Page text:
It also asks the foundation to produce any communications its members may have had with Mr. Favre, Mr. Bryant and Mr. Bryant’s wife, Deborah Bryant, among others. Efforts to reach representatives of the athletic foundation were unsuccessful on Saturday evening.
Robert G. Anderson, executive director of the Mississippi Department of Human Services, said on Saturday that Mr. Pigott had been relieved of his duties because he filed the subpoena without consulting with the agency first. But Mississippi Today obtained an email showing that Mr. Pigott sent a draft copy to the agency’s lawyer and the state attorney general’s office 10 days before he filed it.
In a statement on Saturday, Shelby Wilcher, a spokeswoman for Governor Reeves, said that there were “many capable lawyers who can handle the work necessary to recover stolen TANF funds,” referring to Temporary Assistance for Needy Families, the federal welfare program.
She said that as Mr. Pigott’s one-year contract was about to expire, “it was decided that a semiretired solo practitioner was not the right person to sign on for more work.”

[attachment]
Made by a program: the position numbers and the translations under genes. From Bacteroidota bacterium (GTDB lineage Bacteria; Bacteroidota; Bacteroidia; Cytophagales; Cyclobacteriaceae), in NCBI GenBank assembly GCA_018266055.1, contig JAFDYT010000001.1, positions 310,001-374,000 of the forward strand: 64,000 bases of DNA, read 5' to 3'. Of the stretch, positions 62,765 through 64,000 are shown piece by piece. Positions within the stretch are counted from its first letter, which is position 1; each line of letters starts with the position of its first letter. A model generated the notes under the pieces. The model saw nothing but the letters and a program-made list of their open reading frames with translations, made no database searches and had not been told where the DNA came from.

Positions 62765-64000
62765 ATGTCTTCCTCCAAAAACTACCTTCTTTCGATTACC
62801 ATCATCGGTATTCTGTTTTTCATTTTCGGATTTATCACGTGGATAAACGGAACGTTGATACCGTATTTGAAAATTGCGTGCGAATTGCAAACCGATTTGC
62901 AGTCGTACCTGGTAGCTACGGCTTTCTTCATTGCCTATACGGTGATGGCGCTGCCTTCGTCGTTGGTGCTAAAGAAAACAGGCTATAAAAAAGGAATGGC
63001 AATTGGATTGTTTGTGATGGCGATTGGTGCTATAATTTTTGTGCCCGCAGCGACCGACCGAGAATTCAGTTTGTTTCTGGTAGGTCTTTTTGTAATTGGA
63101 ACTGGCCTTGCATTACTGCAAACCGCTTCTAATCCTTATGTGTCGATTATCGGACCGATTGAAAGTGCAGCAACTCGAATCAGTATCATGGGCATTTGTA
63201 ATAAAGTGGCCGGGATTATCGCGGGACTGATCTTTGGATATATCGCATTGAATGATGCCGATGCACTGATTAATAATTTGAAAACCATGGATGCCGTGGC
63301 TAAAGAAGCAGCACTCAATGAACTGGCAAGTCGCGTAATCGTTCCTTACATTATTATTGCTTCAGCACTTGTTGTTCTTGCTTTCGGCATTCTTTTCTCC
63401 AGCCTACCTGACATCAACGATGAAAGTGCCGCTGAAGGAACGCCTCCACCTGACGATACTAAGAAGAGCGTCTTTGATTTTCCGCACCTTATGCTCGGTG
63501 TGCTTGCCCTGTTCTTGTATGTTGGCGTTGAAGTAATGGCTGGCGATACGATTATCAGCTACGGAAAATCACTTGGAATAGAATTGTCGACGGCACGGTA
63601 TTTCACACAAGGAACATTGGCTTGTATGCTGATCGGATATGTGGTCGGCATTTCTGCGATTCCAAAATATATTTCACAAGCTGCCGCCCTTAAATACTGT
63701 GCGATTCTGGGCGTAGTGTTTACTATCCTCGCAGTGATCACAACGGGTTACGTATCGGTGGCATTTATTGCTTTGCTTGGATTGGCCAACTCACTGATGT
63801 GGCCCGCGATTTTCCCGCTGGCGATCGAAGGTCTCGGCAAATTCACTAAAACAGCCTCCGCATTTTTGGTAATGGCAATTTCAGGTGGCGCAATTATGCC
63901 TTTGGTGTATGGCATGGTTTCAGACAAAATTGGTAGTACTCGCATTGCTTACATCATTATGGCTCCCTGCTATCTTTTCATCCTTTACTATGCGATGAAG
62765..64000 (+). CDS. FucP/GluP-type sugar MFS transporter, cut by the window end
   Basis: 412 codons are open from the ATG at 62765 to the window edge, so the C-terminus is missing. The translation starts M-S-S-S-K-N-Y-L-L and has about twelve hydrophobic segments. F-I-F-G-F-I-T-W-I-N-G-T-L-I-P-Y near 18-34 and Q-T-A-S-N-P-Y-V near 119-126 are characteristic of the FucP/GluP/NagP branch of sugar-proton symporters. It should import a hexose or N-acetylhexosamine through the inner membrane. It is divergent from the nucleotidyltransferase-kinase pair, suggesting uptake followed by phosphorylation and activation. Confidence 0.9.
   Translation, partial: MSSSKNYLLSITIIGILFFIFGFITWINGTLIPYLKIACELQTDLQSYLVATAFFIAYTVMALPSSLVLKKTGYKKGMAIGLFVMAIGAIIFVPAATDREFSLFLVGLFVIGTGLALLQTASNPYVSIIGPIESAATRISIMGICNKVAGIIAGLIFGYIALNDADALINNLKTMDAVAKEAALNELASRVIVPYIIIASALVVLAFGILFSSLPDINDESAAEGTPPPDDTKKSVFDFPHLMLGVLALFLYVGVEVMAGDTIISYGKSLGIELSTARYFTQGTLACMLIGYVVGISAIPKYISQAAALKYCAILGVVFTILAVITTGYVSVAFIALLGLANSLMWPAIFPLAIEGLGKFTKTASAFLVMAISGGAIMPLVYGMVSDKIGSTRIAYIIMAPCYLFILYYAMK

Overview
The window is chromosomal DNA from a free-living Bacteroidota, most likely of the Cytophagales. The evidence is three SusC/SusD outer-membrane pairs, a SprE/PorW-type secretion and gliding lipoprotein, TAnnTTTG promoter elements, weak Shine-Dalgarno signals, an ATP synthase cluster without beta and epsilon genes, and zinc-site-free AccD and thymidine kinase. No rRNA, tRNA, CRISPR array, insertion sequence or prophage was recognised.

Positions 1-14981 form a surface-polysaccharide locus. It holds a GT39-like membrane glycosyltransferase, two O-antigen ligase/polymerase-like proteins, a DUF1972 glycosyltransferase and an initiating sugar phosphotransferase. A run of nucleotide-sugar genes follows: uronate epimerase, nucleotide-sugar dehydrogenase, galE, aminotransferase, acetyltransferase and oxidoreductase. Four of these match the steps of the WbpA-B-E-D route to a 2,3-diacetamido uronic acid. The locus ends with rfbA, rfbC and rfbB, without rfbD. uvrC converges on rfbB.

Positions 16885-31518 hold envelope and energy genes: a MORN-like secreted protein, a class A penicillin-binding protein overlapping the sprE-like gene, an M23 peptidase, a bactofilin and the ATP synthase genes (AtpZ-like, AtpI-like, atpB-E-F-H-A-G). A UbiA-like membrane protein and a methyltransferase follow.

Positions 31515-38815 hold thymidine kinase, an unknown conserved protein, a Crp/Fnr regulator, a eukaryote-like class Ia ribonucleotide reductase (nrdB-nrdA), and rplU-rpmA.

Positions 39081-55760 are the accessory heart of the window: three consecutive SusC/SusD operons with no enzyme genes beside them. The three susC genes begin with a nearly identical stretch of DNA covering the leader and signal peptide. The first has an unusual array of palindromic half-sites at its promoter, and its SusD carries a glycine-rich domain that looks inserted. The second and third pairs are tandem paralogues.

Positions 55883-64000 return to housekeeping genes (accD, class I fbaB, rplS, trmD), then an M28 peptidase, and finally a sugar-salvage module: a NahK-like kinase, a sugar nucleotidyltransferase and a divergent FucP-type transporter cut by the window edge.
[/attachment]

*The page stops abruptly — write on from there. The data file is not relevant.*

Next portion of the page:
Ms. Wilcher added that the Department of Human Services was hiring new lawyers to “vigorously pursue” the matter. “This work to recover misspent funds will continue uninterrupted, with a full-service law firm that is capable of handling it professionally,” she said.
In a phone interview on Saturday, Mr. Pigott said that when he was fired by Mr. Anderson, he was told it had nothing to do with the quality of his legal work. In fact, he said, he was given no other reason for his dismissal. Mr. Pigott laid the blame not with Mr. Anderson but with Mr. Reeves’s office.
“I believe I was fired as a result of a pattern of orders from the Mississippi governor’s office concerning protecting an entity, called the University of Southern Mississippi Athletic Foundation, from any responsibility in this matter,” he said.
Asked to be more specific about the “orders,” Mr. Pigott declined to comment.